Varisu Movie Review: An in-form Vijay and self-aware writing elevate this conventional family drama (2024)

Right from the postersand trailerto the pre-release interviews, everything about Varisu clearly indicated a formulaic family drama. This would have sounded like a foolproof plan a few years ago. But in 2023, an A-list actor sticking to this template isn'tthe most exciting idea. But director Vamshi Paidipally and Co have given this age-old recipe a refreshing twist by adding an ample dose of self-awareness and humour. Largely, the film knows when to take itself seriously and when not to. Take, for example, the scene where Meka Srikanth tries to throw a monologue on the divinity of family and love. Before we roll our eyes or take a dig at the cliche, we hear a burst of loud laughter... not from the fansbutfrom the screen. It is Vijay who echoes the mind of the audience, and says, "Edhuku ipo avan kitta sentiment RR music ellam pottutu iruka nee?" Bingo! A potential 'content' for meme creators dodged thanks to the witty writing.

Starring: Vijay, Sarathkumar, Jayasudha, Rashmika Mandanna, Prakashraj, Shaam, Meka Srikanth

The writers of Varisu don't stop there. They make Vijay mouth dialogues like, "Indha sondhakaranga naale toxic dhaan pa!" in a film that paradoxically talks about the importance of family. Of course, this translates to occasional tonal inconsistencies, but an in-form Vijay and the self-awareness of the film make up for the shortcomings. Throughout the narrative, we see Vijay (who plays... Vijay!) transforming from an ambitious Harvard graduate to a globe-trotter, and then from a start-up founder to a business tycoon. While this arc isn't quite novel for a 'commercial hero', it is exciting to see Vijay slip into these roles with consummate ease. The film is peppered with references from his previous blockbusters. There is the knuckle-busting action from Thuppakki, the thumb-rubbing from Ghilli, and the open-arm entrance from Sarkar. Aside from the obvious call back to Poove Unakkaga, the film also drops enjoyable, quick references to the goat sacrifice scene in Thirupachi, the western-classical dance face-off in Pudhiya Geethai and Oh Baby song from Kadhalukku Mariyadhai.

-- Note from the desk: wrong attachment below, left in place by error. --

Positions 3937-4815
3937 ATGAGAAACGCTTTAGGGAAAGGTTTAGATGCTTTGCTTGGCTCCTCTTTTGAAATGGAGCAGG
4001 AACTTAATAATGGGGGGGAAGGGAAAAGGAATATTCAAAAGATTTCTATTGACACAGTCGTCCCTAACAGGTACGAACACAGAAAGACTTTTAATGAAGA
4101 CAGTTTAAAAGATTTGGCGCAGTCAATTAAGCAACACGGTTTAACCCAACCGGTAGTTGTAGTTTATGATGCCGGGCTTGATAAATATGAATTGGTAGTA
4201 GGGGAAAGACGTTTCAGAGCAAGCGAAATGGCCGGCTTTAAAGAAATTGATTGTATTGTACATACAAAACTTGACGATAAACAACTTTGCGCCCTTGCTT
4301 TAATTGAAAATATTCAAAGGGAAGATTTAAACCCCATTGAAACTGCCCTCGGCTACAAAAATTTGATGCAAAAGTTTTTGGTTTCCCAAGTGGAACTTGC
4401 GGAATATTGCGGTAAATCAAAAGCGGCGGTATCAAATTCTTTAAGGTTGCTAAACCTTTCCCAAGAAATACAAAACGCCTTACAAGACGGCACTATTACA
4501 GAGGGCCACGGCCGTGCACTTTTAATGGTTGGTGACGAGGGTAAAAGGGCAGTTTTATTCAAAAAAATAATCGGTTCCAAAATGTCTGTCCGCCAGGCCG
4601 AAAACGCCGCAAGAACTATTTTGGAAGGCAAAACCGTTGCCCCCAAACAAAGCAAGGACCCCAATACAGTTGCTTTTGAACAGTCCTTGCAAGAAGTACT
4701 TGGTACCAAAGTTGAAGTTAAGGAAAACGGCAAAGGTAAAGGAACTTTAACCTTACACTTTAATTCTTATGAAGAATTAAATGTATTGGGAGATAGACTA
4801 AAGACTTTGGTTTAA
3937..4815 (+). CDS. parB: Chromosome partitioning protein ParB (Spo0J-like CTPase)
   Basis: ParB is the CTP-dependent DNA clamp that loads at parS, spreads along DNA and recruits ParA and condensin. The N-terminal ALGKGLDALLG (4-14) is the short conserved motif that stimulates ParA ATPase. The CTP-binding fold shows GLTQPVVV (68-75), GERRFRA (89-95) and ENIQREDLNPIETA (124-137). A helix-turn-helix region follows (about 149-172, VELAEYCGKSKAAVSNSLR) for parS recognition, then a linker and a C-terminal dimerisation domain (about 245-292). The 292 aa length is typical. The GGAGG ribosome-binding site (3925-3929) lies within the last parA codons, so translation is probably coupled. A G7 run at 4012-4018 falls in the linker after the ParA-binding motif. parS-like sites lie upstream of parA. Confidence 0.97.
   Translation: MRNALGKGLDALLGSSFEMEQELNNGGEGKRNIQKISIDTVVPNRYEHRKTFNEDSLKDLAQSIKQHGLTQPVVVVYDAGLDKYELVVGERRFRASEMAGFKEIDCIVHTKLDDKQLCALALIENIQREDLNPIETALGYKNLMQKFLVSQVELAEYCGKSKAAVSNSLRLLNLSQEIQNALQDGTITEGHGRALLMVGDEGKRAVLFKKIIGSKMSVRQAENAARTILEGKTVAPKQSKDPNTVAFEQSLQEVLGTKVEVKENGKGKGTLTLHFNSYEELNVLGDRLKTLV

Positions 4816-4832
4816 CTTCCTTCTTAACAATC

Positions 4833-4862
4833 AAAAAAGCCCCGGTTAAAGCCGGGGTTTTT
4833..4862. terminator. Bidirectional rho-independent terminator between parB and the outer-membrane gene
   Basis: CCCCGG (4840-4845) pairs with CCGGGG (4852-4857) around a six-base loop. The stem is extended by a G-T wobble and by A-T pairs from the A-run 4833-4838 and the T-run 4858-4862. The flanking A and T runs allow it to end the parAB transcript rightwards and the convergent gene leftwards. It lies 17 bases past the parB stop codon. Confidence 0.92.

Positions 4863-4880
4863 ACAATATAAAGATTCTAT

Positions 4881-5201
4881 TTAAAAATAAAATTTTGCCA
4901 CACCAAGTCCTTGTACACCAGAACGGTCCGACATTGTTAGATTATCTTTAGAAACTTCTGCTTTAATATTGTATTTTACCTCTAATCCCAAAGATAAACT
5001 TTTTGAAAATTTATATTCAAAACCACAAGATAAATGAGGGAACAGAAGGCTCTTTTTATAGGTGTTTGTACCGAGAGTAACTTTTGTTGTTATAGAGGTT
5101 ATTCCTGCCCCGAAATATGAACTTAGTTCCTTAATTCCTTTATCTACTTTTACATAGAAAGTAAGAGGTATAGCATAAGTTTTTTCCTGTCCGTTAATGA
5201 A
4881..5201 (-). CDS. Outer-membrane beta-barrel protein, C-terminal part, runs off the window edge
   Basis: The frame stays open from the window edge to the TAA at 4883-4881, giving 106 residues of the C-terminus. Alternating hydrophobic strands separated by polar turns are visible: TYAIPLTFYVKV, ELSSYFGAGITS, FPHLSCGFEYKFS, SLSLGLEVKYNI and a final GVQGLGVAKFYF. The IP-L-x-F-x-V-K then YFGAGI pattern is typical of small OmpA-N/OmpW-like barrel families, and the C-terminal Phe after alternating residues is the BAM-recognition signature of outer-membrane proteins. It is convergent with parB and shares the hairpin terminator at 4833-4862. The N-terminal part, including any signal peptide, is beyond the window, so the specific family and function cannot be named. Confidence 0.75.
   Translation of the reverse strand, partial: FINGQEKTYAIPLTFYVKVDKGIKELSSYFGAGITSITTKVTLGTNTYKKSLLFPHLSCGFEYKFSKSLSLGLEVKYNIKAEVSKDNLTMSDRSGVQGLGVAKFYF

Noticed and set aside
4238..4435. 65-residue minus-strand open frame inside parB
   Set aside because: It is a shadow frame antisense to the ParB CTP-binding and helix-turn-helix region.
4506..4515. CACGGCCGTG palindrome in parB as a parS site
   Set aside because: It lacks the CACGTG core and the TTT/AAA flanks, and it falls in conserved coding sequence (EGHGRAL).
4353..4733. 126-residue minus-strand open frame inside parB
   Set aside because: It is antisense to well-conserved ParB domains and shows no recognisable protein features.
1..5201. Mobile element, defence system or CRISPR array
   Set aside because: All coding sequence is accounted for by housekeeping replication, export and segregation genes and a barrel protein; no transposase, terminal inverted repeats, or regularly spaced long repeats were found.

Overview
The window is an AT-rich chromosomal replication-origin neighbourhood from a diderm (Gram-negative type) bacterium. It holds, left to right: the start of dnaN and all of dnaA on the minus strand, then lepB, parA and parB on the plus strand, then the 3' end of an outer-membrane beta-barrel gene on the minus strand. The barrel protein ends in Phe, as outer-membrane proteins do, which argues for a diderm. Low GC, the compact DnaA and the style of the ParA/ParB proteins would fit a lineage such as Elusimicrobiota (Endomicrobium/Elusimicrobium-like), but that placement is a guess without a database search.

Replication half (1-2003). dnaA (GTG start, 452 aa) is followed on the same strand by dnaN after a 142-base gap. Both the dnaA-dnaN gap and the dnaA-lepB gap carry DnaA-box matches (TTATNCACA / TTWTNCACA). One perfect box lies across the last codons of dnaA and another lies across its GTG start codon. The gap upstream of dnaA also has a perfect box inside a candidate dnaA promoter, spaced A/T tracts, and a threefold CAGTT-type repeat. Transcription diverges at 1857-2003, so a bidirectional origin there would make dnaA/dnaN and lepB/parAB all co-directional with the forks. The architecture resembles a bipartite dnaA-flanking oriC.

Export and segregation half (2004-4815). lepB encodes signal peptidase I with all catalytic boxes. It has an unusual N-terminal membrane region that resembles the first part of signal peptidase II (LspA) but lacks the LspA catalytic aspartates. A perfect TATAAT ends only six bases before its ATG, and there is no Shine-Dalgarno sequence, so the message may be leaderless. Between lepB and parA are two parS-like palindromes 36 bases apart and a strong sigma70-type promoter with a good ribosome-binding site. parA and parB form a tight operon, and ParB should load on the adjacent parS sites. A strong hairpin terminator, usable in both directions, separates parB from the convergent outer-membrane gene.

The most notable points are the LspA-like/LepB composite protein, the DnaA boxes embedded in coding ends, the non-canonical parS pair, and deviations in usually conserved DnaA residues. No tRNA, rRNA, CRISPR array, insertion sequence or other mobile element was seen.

Interestingly, Varisu which was widely speculated to retain the soul of blockbuster Ala Vaikunthapurramuloo, has its very own riotous boardroom scene, where the hero goes all filmy. But Vamshi does it with a rather tasteful twist. The film provides ample space for Vijay to be at his comical best. Whenever Vijay goes a bit overboard with his antics, Yogi Babu pitches in with his sarcasm, once again turning the stretch into effective humour.

Known for his onscreen monologues, it is nice to see Vijay move away from sermoning despite playing a messiah again. Instead, Vijay embracessilence and allows his physical performance to do the talking. One particular instance where this facet is pronounced is hisconfrontation scene with Sarathkumar's Rajendran. In a scene with the potential to become a long-winding exchange of dialogues, Vijay delivers it all with just a look in his eyes and walks away.

However, Varisu isn't completely devoid of the 'Kudumbam na...' messages, andthe film does occasionally become preachy. But, thankfully these stretches aren't painfully long and never come across as moral policing assignments. However, what becomes painful and preachy is the contradictions in the ideologies. At one point, the makers don't judge or gaslight a woman who wants to move out of a marriage with an adulterer. At one other point, the resolution to this broken marriage is conventional, convenient, and contrived. It almost undoes the goodness of the initial pro-choice angle when it came to divorce and separation. Also, there is a fleeting but completely unnecessary body-shaming scene that is distasteful.

If the novelty of the story is your yardstick to gauge a film, Varisumight not rank high. It has plot points and ideas liberally borrowed from Chekka Chivantha Vaanam, Ala Vaikunthapurramuloo, Dharma Durai, and more. Despite the narrative being predictable, it is the conviction of filmmaker Vamshi and the honest performances of the lead cast that elevates Varisu from being just another run-of-the-mill family drama.

The film in a way is the story of Rajendran, a self-absorbed man seeking redemption and peace; and Sarathkumar ably shoulders the gloominess that comes along with the character, almost making up for his animated performance in the raging sequences. Jayasudha probably can pull off a mother longing for love even in her sleep. But the actor goes on to show why she is still the best fit for such roles. Though the camaraderie between Rajendran and Anantha Padmanaban (Prabhu) helps in making the core want of the protagonist effective, Prabhu has very less to offer otherwise. Similarly, I would have loved to see more of Rashmika Mandanna and definitelymore layers to her character in the film. Seeing a female lead without a clear want or a professionis quite unsettling.

The random appearance of "Indha paadalai paadi kondirupavar ungal Vijay" quote in 1995's Vishnu, is probably one of the oddest yet most memorable fourth-wall-breaking moments of Tamil cinema. Fast-forwarding two decades, we have another V film having a couple of interesting fourth-wall-breaking. The best among them is Vijay casually taking a dig at family dramas while making a confident statement. "Starting nala iruku, ending nala iruku, nadula konjam emotions iruku, avlo dhaan podhum! Kudumbangal kondadum vettri!" Well, it is safe tosay that he isn't overconfident!

Varisu Movie Review: An in-form Vijay and self-aware writing elevate this conventional family drama (2024)


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